Screenprinting and Warhol: Cataloguing his Works - Revolver Gallery

Screenprinting and Warhol: Cataloguing his Works

A Closer Look Into Warhol’s Catalogue Raisonne.

While screenprinting was at first seen as a mechanic method that was too industrial to be considered a veritable generator of art, the creation of each screenprint yields a unique copy every time.

When Warhol came up with an idea for a work, he or one of his printers would “burn” the screens of the photograph he wanted to use in a special machine. This would create the actual plates that each color of ink would run off of. Once those were created, they would experiment with different color combinations for the image. Layering the inks in different ways, and using different hues all together. The works that Warhol did not end up using for his regular edition prints, he would number and sign. These would later be known as Trial Proofs – unique color variations of each print.

There were copies made that Warhol kept for himself, copies that the printer kept, and the regular edition that Warhol would sell. With so many works being produced, it was important to keep track of all the pieces, sizes, cataloguing information, and color variations that Warhol used in all his works. This compilation of information would become the Catalogue Raisonne, a resource that details all of Andy Warhol’s prints, including how many of the different types of prints are in circulation.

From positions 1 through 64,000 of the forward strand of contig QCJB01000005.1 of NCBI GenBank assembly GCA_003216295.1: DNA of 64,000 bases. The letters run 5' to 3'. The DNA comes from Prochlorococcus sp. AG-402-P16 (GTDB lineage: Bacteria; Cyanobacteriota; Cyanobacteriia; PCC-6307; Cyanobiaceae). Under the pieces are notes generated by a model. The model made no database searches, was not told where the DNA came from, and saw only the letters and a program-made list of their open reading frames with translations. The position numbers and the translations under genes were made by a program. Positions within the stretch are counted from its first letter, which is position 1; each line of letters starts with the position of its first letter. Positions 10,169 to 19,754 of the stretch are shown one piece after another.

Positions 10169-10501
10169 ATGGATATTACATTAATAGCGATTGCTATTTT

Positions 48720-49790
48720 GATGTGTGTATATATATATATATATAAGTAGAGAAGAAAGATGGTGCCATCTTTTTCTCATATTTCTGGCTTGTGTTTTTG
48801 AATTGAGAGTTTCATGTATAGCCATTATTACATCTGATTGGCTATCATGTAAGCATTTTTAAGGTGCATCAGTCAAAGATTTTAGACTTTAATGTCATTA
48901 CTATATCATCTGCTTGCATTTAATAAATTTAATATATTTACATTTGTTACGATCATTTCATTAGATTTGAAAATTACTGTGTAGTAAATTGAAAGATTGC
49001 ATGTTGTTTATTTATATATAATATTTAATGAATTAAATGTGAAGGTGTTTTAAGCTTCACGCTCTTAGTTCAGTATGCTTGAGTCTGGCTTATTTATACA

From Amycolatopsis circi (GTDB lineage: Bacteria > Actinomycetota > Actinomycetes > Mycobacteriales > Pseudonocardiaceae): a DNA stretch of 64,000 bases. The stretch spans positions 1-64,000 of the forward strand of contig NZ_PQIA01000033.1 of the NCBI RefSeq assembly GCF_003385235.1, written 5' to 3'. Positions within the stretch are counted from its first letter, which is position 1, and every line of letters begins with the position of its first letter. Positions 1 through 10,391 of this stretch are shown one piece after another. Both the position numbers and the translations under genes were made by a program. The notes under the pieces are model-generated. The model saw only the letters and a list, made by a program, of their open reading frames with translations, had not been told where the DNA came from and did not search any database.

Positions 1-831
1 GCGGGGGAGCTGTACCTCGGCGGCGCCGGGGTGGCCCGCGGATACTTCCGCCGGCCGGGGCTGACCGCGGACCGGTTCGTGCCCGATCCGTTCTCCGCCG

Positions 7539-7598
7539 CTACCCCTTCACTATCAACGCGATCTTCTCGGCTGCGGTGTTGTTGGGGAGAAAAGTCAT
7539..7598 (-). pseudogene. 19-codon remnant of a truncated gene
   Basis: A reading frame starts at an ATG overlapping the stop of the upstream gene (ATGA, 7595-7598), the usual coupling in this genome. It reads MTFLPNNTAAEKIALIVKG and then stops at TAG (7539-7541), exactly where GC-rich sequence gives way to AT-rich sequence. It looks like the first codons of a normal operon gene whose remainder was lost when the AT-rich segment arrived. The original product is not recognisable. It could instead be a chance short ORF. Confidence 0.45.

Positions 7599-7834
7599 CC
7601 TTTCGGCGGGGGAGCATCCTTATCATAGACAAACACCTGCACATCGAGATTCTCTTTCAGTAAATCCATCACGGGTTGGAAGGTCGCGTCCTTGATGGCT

Example from the Catalogue Raisonné:

II.350-395: Ads 1985

Portfolio of ten screen prints on Lenox Museum Board, 38 x 38” (96.5 x 96.5 cm)

Edition: 190, 30 AP, 5 PP, 5 EP, 10 HC, 10 numbered in Roman numerals, 1 BAT, 30 TP, signed and numbered in pencil as follows: Rebel Without a Cause (James Dean), Van Heusen (Ronald Reagan), Volkswagen, Apple- lower right; Mobil, Blackglama (Judy Garland), Paramount, Life Savers, Chanel, The New Spirit (Donald Duck)- lower left. (See IIB.350-359, pp. 198-200.)

Printer: Rupert Jason Smith, New York

Publisher: Ronald Feldman Fine Arts, Inc., New York

What does everything stand for?

II.(number): the number is a chronological method of cataloguing Warhol’s prints. It is used to distinguish his works beyond their names. For example, his Ads series is a collection of items numbered 350 – 395, each of those items is numbered depending on the time of their creation.

AP (Artist’s Proof): It is used to see the state of the print during the process. Also, intended for the artist’s personal use, commonly about 10% of the edition (but that can be higher, as in this case).

PP (Printer’s Proof): These are of equal quality to the edition and are numbered PP 1, etc. The printer retains these to be used as a reference.

EP (Exhibition Proofs): These are of equal quality to the edition and are numbered EP 1, etc. These are used for exhibition purposes.

HC (Hors commerce/ “not for sale”): These are of equal quality to the edition and are numbered HC 1, etc. Usually given to collaborators, or as samples to show dealers and galleries.

BAT (Bon à tirer/ “good to print”): This is the print selected to be the image for the edition selected by the artist and the publisher.

TP (Trial Proofs): These are the initial prints are pulled during the process of an edition and usually reveal color and/or compositional changes.

Andy Warhol Screenprinting

Andy Warhol Screenprinting Process

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